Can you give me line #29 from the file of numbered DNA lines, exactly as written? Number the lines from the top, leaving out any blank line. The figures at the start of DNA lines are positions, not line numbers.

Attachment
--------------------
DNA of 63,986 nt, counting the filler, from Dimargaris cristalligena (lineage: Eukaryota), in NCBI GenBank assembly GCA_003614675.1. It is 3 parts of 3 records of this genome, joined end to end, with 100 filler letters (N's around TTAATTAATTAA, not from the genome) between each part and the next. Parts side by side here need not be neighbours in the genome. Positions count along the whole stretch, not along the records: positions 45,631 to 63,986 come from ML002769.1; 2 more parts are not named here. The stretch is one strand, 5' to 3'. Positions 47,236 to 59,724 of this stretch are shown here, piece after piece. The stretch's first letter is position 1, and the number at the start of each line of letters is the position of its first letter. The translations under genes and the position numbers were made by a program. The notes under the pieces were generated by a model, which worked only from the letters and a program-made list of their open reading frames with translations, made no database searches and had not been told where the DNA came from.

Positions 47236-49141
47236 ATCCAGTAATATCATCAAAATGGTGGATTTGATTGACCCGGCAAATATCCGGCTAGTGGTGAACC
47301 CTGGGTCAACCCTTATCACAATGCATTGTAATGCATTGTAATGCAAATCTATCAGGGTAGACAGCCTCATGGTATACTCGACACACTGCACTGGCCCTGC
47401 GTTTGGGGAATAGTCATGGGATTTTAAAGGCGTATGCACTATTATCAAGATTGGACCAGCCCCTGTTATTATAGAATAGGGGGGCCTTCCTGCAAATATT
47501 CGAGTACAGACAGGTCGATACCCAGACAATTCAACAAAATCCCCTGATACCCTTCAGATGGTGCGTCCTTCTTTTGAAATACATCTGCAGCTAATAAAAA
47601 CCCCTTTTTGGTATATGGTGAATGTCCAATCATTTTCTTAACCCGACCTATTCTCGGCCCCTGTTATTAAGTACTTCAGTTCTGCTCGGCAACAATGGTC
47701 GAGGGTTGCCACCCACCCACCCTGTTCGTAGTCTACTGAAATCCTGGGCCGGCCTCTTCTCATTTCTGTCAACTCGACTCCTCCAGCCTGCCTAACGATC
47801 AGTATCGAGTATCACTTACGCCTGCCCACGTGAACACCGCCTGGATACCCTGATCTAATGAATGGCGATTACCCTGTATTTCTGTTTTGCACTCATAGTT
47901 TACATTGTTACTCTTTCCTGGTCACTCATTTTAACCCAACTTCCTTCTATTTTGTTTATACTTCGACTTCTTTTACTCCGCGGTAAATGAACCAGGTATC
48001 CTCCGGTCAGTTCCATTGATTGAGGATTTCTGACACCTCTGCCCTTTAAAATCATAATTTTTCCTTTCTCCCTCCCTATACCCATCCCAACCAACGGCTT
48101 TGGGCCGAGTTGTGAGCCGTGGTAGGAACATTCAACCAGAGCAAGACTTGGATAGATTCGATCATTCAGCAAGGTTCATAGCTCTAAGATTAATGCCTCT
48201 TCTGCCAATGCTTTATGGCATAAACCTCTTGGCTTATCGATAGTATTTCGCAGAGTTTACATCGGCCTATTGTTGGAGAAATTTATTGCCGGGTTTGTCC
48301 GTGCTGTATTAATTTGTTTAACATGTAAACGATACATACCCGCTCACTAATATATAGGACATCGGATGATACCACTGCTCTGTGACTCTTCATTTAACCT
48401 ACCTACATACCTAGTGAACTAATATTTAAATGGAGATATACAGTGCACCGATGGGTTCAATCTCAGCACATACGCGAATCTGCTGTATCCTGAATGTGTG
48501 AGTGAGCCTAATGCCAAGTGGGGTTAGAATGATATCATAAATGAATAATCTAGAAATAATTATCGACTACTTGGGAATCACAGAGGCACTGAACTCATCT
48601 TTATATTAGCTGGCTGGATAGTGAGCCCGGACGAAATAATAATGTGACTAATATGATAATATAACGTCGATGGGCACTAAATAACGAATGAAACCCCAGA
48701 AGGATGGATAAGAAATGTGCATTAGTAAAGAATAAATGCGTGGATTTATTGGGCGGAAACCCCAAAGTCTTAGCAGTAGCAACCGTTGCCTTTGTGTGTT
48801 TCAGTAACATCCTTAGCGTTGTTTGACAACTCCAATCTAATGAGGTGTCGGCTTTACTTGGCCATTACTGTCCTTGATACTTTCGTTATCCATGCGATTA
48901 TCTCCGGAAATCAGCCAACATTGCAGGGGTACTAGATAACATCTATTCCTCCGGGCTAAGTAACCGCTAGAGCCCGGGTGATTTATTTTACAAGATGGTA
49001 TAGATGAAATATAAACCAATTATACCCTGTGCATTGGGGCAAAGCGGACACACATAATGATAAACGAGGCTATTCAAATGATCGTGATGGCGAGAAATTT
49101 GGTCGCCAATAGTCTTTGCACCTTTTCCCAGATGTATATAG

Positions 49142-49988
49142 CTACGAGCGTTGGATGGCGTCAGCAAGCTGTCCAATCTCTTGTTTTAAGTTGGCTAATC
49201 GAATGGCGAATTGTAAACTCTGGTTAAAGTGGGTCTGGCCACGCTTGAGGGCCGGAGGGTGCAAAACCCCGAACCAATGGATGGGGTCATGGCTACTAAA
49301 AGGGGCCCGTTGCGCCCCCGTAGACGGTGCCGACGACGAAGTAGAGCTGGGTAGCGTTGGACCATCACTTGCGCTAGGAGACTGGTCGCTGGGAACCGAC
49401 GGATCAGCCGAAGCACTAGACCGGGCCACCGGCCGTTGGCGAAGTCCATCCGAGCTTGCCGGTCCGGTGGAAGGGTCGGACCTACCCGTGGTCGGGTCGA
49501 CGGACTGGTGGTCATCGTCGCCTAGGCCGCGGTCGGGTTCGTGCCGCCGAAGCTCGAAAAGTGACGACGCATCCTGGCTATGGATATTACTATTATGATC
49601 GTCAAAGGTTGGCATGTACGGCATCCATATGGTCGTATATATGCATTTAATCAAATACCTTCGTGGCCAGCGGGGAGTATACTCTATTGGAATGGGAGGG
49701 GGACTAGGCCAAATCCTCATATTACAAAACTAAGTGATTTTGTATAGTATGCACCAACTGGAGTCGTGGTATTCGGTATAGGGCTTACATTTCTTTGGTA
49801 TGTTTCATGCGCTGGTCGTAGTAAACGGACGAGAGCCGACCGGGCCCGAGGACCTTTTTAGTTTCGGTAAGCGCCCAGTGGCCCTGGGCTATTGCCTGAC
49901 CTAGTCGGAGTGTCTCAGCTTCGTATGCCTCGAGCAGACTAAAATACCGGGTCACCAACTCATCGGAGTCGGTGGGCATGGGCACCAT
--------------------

49601 GTCAAAGGTTGGCATGTACGGCATCCATATGGTCGTATATATGCATTTAATCAAATACCTTCGTGGCCAGCGGGGAGTATACTCTATTGGAATGGGAGGG